explaining wholesaling to buyers

8 Replies

Do you recommend telling buyers the process of what your final intentions with the property is or tell them that I or a partner will purchase the home.

I have seen people use both approaches and wanted to get feedback.

I view wholesaling and my business as a service that I am providing to both the seller and the buyer

You don't want to say her I am wholesaling your house to someone for tons of money. 

What I say is that we purchase homes in the greater ______ area. Some of the homes we turn into rentals, some we rehab and resale, and others we pass along to business partners. I'm sure you don't mind whose name is on the check when it clears right? 

The trick with this approach is that I have back up plans in place to close on the home if I am unable to secure a buyer. You don't want to be the guy that ties up a home for 2 months and can't do anything if he doesn't get a buyer. That's what gets wholesalers looked down upon especially on BP. 

My contract also contains provisions for marketing, assignment, and access to the property. Normally people will ask about those. My above answer normally clears up any confusion and they know they are getting X for Y in Z number of days. 

I am very open with the process to buyers. I tell them my exact intentions with what I want to do with the property. I feel that being honest will people is the easiest way to establish a relationship and create a great reputation for your business. It's the dishonest people looking to make a quick buck with little effort who are hurting wholesalers.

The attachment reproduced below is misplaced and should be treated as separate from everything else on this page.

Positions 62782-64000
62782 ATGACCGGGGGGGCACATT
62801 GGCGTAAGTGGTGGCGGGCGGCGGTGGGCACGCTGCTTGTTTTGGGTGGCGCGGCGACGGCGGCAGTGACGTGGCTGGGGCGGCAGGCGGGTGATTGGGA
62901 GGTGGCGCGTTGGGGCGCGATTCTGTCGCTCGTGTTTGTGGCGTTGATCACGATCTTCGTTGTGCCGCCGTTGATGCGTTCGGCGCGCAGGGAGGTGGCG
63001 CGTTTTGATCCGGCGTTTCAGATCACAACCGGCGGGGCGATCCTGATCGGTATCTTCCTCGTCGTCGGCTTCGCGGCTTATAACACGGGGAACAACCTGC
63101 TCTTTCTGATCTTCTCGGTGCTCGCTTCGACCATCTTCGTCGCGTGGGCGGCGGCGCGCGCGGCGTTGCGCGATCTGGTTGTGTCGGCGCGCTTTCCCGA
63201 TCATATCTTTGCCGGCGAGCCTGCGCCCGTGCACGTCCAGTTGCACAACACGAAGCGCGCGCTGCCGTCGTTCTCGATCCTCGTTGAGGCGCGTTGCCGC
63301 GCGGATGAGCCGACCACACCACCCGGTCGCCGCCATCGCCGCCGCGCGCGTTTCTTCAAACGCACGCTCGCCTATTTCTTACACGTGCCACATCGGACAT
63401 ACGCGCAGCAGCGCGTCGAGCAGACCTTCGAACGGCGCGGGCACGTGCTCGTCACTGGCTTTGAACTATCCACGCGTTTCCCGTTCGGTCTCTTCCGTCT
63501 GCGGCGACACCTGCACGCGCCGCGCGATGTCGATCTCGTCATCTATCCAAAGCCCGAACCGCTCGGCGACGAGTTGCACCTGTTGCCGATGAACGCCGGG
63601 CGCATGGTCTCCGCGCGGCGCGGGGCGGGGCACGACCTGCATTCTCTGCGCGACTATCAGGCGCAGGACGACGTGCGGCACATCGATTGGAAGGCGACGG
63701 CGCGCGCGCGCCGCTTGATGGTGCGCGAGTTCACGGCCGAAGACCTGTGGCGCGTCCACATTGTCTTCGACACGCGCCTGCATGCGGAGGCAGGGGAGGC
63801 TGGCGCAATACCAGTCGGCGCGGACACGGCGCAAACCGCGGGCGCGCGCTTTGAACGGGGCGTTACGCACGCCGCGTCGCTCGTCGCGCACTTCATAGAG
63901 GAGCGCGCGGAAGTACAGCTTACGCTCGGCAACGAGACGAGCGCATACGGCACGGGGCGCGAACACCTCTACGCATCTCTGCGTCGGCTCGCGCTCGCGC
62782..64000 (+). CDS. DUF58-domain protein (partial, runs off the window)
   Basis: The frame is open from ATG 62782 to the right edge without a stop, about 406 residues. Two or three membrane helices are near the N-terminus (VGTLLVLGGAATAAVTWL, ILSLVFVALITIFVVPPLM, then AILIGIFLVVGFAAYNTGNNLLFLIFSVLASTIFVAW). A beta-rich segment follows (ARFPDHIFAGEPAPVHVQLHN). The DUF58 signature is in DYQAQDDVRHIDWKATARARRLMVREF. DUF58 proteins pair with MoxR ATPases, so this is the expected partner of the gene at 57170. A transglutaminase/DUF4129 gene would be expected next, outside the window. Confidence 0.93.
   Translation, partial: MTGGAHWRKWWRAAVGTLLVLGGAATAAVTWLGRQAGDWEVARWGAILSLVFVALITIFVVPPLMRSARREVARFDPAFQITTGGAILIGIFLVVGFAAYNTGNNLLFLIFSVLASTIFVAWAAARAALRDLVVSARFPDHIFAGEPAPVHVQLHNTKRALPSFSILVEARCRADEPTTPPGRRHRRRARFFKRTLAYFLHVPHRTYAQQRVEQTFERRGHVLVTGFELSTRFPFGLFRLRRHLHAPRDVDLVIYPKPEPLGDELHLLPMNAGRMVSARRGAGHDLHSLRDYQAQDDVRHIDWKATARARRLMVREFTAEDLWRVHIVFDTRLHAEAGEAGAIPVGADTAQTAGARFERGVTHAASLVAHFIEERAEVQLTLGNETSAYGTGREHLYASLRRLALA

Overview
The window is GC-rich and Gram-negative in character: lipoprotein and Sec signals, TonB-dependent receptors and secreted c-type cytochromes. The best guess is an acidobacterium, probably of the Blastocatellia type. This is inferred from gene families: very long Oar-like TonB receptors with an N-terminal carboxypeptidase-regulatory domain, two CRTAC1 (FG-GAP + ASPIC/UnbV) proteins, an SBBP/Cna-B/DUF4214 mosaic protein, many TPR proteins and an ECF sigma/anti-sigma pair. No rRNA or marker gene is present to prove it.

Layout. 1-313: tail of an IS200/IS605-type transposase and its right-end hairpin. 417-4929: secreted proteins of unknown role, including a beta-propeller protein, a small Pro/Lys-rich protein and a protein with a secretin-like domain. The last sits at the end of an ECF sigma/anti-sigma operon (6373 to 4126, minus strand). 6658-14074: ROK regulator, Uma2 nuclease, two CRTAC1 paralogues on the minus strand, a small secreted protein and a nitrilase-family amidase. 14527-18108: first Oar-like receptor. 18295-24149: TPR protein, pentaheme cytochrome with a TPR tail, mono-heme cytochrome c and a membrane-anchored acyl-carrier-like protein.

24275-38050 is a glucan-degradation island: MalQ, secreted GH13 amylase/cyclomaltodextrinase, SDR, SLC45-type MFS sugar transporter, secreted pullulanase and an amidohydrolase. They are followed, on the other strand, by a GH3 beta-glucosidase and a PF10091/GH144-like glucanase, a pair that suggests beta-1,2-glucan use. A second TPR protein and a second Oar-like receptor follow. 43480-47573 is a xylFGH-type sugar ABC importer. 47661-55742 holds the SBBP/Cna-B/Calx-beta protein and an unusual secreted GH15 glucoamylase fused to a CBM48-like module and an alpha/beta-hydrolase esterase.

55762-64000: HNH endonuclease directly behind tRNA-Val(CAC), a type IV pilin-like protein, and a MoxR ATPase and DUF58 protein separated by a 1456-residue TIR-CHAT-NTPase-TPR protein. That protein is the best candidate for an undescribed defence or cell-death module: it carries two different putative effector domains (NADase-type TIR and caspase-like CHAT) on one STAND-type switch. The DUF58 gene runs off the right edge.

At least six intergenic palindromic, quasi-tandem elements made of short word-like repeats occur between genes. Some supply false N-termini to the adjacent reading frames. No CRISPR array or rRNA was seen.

You mean the seller, not the buyer, right?

@Richard C.  brings up a point. I do let buyers know that I have it under contract if they ask. If the profit is small enough I will assign (so they'll know then) or larger I double close. 

I usually just play it by ear.  If they are older and may not understand, I will just double close the property.  It costs a little more in closing costs but makes 2 clean transactions.  

Some people just need to sell so bad that they don't even notice that a company with a different name is purchasing the property.

Sometimes my partnership will buy, sometimes my company, sometimes my partners families company.  The names change all the time so it happens often, and I don't think the seller has ever noticed.

I tell my sellers that my wife and I buy houses for a profit based off of the numbers. If teh numbers do not work for us then we have a team of cash buyers who may be able to close the deal just as quickly, and if that doesn't work, I can refer them to our favorite real estate agent to see if their property may be able to be placed on the MLS, but our main goal is to help them solve their problem, the reason why they called us. Sellers don't care who buy's their house or why, they just want to get out of the situation, whatever it is, and are thankful that someone is solving their problem. By being honest, I don't appear as a sneaky investor trying to take advantage of them, builds trust and rapport, more likely to get a deal.

Thanks for the info guys. I do believe honesty is the best policy and to be as forthcoming as possible will always work in my favor.

I am going to set up some funding so I will have the ability to close on properties if I cannot find a buyer

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